If you are an agricultural organisation, medical research industry, an IP peak body (who is not going to INTA) or somehow at a loose end, you need to get your skates on as submissions must be made by 1 June 2018.

IP Amendment (Productivity Commission Part 1 …) Bill – exposure draft

IP Australia has released an exposure draft bill and regulations to implement some of the Productivity Commission’s recommendations from its Intellectual Property Arrangements report. Intended to be the Intellectual Property Laws Amendment (Productivity Commission Response Part 1 and Other Measures) Bill 2017.[1]

According to the news release, the amendments will:

  • commence the abolition of the innovation patent system (PC recommendation 8.1)
  • expand the scope of essentially derived variety declarations in the Plant Breeder’s Rights (PBR) Act (PC recommendation 13.1)
  • reduce the grace period for filing non-use applications under the Trade Marks Act (PC recommendation 12.1(a))
  • clarify the circumstances in which the parallel importation of trade marked goods does not infringe a registered trade mark (PC recommendation 12.1(c))
  • repeal section 76A of the Patents Act, which requires patentees to provide certain data relating to pharmaceutical patents with an extended term (PC recommendation 10.1)
  • allow PBR exclusive licensees to take infringement actions
  • allow for the award of additional damages, under the PBR Act
  • include measures intended to streamline a number of processes for the IP rights that IP Australia administers,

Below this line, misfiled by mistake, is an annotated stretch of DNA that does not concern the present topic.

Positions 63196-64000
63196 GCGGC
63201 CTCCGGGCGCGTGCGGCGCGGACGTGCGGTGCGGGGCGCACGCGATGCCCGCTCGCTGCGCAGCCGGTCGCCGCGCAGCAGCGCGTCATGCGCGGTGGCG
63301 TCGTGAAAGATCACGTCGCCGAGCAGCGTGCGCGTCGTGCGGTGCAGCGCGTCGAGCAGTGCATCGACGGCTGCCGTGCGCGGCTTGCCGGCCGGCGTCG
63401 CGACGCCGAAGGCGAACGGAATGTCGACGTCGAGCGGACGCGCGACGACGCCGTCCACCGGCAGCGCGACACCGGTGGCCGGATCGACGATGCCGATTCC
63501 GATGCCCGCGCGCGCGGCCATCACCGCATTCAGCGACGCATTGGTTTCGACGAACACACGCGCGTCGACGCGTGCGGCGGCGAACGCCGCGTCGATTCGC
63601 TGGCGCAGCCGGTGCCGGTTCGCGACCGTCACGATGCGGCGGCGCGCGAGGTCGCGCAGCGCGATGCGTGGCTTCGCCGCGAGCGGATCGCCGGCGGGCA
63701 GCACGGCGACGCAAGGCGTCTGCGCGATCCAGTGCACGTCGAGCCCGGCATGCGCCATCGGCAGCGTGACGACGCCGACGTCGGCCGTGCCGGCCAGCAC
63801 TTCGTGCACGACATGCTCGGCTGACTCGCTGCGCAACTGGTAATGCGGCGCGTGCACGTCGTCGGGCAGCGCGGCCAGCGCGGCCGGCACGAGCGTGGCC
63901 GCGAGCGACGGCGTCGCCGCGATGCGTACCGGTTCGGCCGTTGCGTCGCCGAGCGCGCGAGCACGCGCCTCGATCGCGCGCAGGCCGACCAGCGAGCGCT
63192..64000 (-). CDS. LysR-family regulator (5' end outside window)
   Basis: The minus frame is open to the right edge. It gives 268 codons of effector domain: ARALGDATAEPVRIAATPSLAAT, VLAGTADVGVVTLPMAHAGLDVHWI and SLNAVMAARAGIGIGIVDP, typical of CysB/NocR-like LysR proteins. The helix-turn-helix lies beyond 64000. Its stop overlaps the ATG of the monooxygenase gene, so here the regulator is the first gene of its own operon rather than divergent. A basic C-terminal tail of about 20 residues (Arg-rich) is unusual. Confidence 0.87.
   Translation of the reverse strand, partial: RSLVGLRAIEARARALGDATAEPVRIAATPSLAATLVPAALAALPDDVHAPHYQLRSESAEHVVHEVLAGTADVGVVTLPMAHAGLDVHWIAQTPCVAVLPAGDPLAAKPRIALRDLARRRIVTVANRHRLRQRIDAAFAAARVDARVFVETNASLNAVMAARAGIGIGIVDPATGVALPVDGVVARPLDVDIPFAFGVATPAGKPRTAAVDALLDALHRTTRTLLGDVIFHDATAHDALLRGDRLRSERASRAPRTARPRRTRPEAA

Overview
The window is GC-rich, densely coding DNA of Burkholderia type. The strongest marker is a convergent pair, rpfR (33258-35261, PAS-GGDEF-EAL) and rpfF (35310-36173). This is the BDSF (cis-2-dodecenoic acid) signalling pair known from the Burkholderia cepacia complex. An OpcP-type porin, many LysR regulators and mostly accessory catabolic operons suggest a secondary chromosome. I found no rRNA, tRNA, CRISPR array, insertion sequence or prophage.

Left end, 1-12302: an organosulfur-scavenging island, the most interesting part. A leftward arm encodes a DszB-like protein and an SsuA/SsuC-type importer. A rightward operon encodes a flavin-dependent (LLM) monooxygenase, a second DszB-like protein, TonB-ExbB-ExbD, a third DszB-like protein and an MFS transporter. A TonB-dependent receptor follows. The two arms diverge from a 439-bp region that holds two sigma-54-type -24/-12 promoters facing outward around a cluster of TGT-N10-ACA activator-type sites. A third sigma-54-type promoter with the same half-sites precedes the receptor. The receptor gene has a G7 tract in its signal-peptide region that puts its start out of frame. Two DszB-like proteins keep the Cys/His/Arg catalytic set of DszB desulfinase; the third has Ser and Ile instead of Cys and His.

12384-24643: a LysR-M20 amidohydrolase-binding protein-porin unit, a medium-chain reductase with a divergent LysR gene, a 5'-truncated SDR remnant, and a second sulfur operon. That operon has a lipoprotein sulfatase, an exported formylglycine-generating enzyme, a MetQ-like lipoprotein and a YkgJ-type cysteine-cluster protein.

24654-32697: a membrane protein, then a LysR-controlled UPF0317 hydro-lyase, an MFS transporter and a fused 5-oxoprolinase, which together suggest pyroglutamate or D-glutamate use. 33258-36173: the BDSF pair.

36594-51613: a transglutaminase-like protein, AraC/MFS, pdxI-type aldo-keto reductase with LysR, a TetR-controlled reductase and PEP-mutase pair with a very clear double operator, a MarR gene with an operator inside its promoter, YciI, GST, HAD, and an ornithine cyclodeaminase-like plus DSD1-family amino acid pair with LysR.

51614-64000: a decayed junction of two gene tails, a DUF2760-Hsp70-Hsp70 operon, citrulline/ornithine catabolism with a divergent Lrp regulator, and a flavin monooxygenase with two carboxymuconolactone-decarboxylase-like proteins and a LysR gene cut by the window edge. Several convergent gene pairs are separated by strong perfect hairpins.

and everyone’s favourite “a number of technical amendments”.

On the parallel imports front, the bill would introduce a new s 122A to replace s 123(1) with the object of overruling the Federal Court’s case law severely restricting the legality of “parallel imports” since the 1995 Act came into force. It’s a “doozy”.

For example, it attempts to reverse the onus of proof that the courts have imposed on parallel importers by providing that

at the time of use, it was reasonable for the [parallel importer] to assume the trade mark had been applied to, or in relation to, the goods by, or with the consent of, a person who was, at the time of the application or consent (as the case may be):

(i) the registered owner of the trade mark; or

(ii) an authorised user of the trade mark; or

(iii) a person authorised to use the trade mark by a person mentioned in subparagraph (i) or (ii), or with significant influence over the use of the trade mark by such a person; or

(iv) an associated entity (within the meaning of the Corporations Act 2001) of a person mentioned in subparagraph (i), (ii) or (iii).

 

I suppose “reasonable to assume” does at least require some objective support for the “assumption”.

The second part – (iii) and (iv) above – is trying to deal with the situation where the registered owner assigns the trade mark to someone in Australia, but with the capability of calling for a re-assignment.[2]

This will require considerable flexibility by the Courts in interpreting “significant influence”.

If you have made such and assignment, or your client has, you had better start re-assessing your commercial strategy, however. The transitional arrangements say the amendment will apply to any infringement actions brought after the section commences. Moreover, this will be the case even if the “infringing act” took place before the commencement date.

Comments should be submitted by 4 December 2017.

Exposure draft bill